SPOFFORD, N.H. -- An accident along Route 9 sent two women with non-life-threatening injuries to the hospital Tuesday at just past 8 a.m.
According to Gordon Rudolph, chief of the Spofford Volunteer Fire Department, the driver of a westbound vehicle was stopped waiting to turn left into the Big Deal convenience store and gas station when it was struck from behind by another vehicle traveling west. The collision forced the stopped vehicle into the eastbound lane, where it struck another vehicle along the driver's side, ripping off the door and the wheel. The two occupants of the eastbound vehicle were uninjured in the crash, said Rudolph.
"There was debris everywhere," he said. To complicate matters, the gas tank of the vehicle that was rearended was ruptured and when he arrived on scene at 8:15 a.m., was spilling fuel out onto the roadway.
"I had the aid of two tractor trailer drivers who helped me close the road," said Rudolph, but before then, people were driving through the gas or through the parking lot of Big Deal to get to where they were going.
According to the Chesterfield Police Department, Korrine McManus, 34, of West Chesterfield, was traveling west when she rearended the stopped vehicle, which was being operated by Gwen Mousin, 50, of Spofford. Mousin's vehicle was pushed into the eastbound lane, where it hit the side of a vehicle being driven by Sarah Harris, 26, of Spofford.
Lester Fairbanks, chief of the Chesterfield Police Department, said that though the investigation is in its preliminary stages, it appears McManus was distracted, causing the accident. Whether the driver was distracted by a phone or something else in the vehicle is not yet known, he said, and the investigation continues.
"There are three things I would advise any driver: Slow down, so when cars do bump into each other there is less kinetic energy; keep a safe distance so you can react appropriately; and pay attention," said Fairbanks.
That stretch of Route 9 is not as dangerous as the intersection of Route 9 and Route 63, which is being studied by a committee to determine whether improvements can be made, said Fairbanks.
"The intersection of Route 9 and Route 63 generally wears the crown for being the most dangerous, but in the past year, Big Deal is not too far behind."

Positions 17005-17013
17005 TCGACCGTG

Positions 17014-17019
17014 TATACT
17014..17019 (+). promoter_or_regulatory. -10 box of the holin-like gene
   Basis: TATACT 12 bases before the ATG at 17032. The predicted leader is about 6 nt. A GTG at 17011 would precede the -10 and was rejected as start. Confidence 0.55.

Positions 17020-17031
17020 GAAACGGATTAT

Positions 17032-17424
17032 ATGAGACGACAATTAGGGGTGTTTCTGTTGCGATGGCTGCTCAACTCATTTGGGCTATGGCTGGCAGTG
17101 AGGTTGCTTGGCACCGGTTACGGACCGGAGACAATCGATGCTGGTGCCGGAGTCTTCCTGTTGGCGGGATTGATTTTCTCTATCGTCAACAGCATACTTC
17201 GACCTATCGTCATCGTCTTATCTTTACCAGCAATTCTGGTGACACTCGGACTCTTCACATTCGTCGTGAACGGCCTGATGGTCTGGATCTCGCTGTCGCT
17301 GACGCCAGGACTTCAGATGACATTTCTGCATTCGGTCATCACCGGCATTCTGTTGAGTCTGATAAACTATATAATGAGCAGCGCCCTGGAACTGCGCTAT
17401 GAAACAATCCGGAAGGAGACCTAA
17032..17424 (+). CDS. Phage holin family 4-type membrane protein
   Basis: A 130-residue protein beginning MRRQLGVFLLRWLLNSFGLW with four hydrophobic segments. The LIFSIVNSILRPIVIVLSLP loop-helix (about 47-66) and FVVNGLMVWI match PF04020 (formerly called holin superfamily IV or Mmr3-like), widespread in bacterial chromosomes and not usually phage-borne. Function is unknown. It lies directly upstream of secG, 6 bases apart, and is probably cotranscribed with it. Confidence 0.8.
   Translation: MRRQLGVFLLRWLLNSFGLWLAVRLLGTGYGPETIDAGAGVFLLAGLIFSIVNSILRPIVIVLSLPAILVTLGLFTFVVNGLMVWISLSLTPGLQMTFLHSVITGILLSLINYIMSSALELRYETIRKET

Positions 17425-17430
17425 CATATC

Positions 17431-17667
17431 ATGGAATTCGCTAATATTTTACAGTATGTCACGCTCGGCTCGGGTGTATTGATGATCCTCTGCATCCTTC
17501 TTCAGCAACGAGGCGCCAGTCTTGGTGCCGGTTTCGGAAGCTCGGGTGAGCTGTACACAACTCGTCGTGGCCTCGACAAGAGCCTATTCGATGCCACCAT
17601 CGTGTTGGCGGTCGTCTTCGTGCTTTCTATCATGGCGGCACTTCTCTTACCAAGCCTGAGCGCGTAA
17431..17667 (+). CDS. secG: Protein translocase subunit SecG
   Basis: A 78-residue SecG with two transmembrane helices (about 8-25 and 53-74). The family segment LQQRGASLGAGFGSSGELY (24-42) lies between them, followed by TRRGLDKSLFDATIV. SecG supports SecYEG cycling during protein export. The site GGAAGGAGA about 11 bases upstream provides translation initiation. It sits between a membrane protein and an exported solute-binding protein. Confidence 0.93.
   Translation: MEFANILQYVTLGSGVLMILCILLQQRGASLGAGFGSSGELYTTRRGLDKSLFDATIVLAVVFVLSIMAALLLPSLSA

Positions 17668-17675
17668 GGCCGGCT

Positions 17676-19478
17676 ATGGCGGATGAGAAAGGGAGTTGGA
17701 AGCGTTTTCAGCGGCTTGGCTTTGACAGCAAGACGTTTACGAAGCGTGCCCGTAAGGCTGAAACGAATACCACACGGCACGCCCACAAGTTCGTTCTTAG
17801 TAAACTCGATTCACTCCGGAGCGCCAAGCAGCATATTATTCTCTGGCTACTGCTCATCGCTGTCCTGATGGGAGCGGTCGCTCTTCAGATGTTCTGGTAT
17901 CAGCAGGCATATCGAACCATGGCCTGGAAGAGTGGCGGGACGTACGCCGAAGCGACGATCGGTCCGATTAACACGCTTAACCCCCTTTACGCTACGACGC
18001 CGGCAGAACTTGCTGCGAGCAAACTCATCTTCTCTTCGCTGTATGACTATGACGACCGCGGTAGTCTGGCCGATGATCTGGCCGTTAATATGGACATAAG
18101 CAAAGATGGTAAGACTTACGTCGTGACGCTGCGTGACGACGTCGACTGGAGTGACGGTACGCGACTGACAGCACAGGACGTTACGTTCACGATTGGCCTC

Most of the accidents along that stretch of road have been fender benders, but in January of 2012, a young driver from Charlestown, who was a 2007 graduate of Brattleboro, Vt., Union High School, was traveling west from Keene when he drifted into a tractor trailer heading east. The driver of the car, Benjamin Moseley, 22, was killed. The driver of the truck received minor injuries.
"In truth, there is no safe part of Route 9," said Fairbanks, noting that people traveling east along Route 9 often have just come off of Interstate 91, where the speed limit is 65 mph, and Route 9 is maintained by the state in an almost-highway-like condition, which makes excessive speeds an ongoing problem on the road.
"There is an imaginary line separating the two lanes of traffic, which are traveling at 75 feet per second and there is no barrier between each other. It doesn't take a lot of distraction to end a life."
Normally, the speed limit along a road such as Route 9 is 55 mph, but because of the number of access points along the road, the state dropped the speed limit to 50 mph.
"In a perfect world, there would be an exclusive left turn lane into Big Deal, but if you are paying attention, there is a wide enough breakdown lane to get by," said Fairbanks.
According to the Chesterfield Police Department, Mousin received facial injuries and McManus sustained injuries to her back and abdomen.
Rudolph received the dispatch call at 8:07 a.m. and was assisted by members of the Chesterfield Fire Department, the Keene Fire Department, the Chesterfield Police Department and the New Hampshire State Police. Diluzio Ambulance also assisted on scene.
Route 9 was closed for approximately 90 minutes to allow for cleanup of the fuel spill.
"It's unfortunate," said Rudolph. "That wasn't the first accident at that location and I am sure it won't be the last. People need to slow down and pay attention."
The Spofford Fire Department also received assistance from an employee of Big Deal, who was assisting one of the drivers when Rudolph arrived. Another employee brought out a case of water for emergency responders, he said.
Bob Audette can be reached at email@example.com, or at 802-254-2311, ext. 160. Follow Bob on Twitter @audette.reformer.